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					Apple Ipods<+>Apple iPods on Parade<+><+><+><br>At the time when
everything is going digital and the technological world had been
bombarded with digital this and digital that -- digital camera, digital
camcorder, handhelds, digital celfone, laptops -- Apple Computers saw
nothing much digital in audio technology, except maybe for the compact
disc players. In 2000, Apple had decided to tap this unchartered market,
with Jon Rubenstein as the Chief Engineer of the iPod project. A year
after, released the first generation of Apple iPods.<br><br>GENERATIONS
OF APPLE iPODS<br><br>Currently, Apply iPods come in three iPod names.
Technical specifications of these Apple Ipods differ either in storage
capacities or in exterior design, weight, and size. As of February 7,
2006, the Apple iPods are classified into the following:<br><br>- iPod
(Original) (Capacity: 30 GB and 60 GB)<br>- iPod Nano (Capacity: 1GB,
2GB, and 4 GB)<br>- iPod Shuffle (Capacity: 512 MB and 1GB)<br><br>Two
years ago, in 2004, Apple released Ipod Mini (4 GB and 6 GB in various
pastel colors). iPod Mini's marketing was discontinued in September 2005
and was replaced by iPod Nano, which was 62% thinner and has a color
screen.<br><br>Since Apple iPod's release in 2001, Apple has sold 42
million units. Which is why Apple iPods has been constantly re-engineered
to cater the growing demands for faster, sleeker, and feature-packed
Apple iPods.<br><br>Apple iPods have evolved from monochrome (black and
white) screen, the first generation, to its color screen with video
player, the fifth generation of Apple iPods. <br><br>APPLE iPODS ON
PARADE<br><br>1. Apple iPods (Original)<br> 1.1. First Generation of
Apple iPods<br><br>Criticized for being costly for an initial release,
the $399 First Generation Apple iPods were, nonetheless, instant hit.
Apple iPods, after the October 29, 2001 release, dominated the digital
audio player market, quickly overtaking sales of MP3 players (such as
JukeBox and the NOMAD).<br><br>The first generation of Apple iPods was
designed with a mechanical scroll wheel that was divided in four buttons
that worked as Menu, Play or Pause, Back, and Forward. Apple iPods'
scroll wheel has become a prominent design and feature of Apple
iPods.<br><br> 1.2 Second Generation of Apple iPods<br><br>This was the
first generation of an iPod that was compatible with Microsoft Windows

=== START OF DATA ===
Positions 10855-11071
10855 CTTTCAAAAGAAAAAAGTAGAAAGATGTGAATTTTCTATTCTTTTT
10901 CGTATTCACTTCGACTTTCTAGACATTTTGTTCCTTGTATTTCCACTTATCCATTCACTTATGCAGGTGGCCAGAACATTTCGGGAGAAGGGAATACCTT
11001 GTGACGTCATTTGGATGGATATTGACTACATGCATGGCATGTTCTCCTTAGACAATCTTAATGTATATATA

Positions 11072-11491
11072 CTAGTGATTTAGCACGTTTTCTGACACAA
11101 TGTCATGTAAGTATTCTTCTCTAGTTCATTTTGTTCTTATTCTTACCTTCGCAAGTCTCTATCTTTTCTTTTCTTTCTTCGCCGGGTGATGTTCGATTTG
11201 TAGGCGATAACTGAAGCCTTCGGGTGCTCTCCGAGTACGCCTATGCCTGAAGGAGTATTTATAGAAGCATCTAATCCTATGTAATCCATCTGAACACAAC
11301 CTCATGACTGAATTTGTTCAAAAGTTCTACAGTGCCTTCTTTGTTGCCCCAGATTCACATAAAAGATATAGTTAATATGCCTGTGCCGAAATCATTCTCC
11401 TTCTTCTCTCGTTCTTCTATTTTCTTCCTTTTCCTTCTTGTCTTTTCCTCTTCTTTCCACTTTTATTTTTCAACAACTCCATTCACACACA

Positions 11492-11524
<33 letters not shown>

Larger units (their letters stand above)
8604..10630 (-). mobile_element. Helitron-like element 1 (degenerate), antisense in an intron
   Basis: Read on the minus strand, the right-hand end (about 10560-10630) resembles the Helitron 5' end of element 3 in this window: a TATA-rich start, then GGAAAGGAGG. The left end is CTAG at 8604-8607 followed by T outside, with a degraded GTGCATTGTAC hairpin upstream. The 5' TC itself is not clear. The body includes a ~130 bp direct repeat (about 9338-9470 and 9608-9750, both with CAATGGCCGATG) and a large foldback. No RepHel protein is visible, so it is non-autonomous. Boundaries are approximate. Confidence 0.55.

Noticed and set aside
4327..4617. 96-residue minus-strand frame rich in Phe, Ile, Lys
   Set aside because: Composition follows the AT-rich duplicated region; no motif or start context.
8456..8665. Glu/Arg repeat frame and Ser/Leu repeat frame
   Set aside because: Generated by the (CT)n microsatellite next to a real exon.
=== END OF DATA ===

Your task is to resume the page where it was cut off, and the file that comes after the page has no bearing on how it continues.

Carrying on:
OS. Although it also had the prominent scroll wheel feature, the
mechanical wheel of first generation was replaced by a touch-sensitive
wheel, now know as teh "touch wheel."<br><br> 1.3 Third Generation of
Apple iPods<br><br>The "ultrathin" Apple iPods were shown to the public
on April 28, 2003. Apple CEO Steve Jobs introduced these slightly
smaller, and with beveled edges iPod series to the public as the third
generation line of Apple iPods. <br><br>Aside from being ultrathin, this
was the first set of Apple iPods that had a built-in Hi-Speen USB
connectivity.<br><br> 1.4 Fourth Generation of Apple iPods<br><br>If
third generation Apple iPods were called ultrathin, I don't know what to
call the fourth generation of Apple iPods which are slimmer than the
ultrathin line. The sleek and trendy design had skyrocketed Apple's
sales, and made the name iPod synonymous with digital audio player.
<br><br>This generation of iPod was introduced with the monochrome
screen; but after a few months, only, it was marketed with a color screen
and thus named: iPod photos. <br><br> 1.5 Fifth Generation of Apple
iPods<br><br>Apple launched in October 12, 2005 the fifth generation and
was quickly known to the public as video iPod or iPod video, although
Apple refer to it as the Fifth Generation iPod<br><br>2. iPod
Nano<br><br>2.1. iPod Mini<br><br>Digital player manufacturers such as
Creative and Digital Networks released digital audio players smaller than
that of iPods sometime in 2003. Their Zen Micro and Rico Carbon products
were starting to attract a number of supporters and this had prompted
Apple to create their own line of small iPods; thus, the birth of iPod
Mini. The 4 to 6 GB storage of iPod mini was made possible by using
Microdrive hard drives. <br><br>2.2. iPod Nano<br><br>On September 7,
2005 Apple announced that marketing of iPod minis would be discontinued
to be replaced by a thinner and color screen iPod, which Apple named as
"iPod Nano."<br><br>3. iPod Shuffle<br><br>Apple iPods were known for
using Microdrive hard drives. Although most of iPod's competitors were
already using flash memory for their digital audio player, Apple didn't
jumped the flash bandwagon immediately. Apple waited until 2005 to
release an iPod using flash memory instead of Microdrive, and named it
"iPod Shuffle."<br><br>Keeping up with the taglines, "Give chance a
chance" and "Life is a random," iPod shuffle plays music in random order
although users can still play songs in order that has been set in
iTunes.<br><br>iPod Shuffle has no screen. Its size is as small as a pack
of chewing gum, and weighs less than an ounce.

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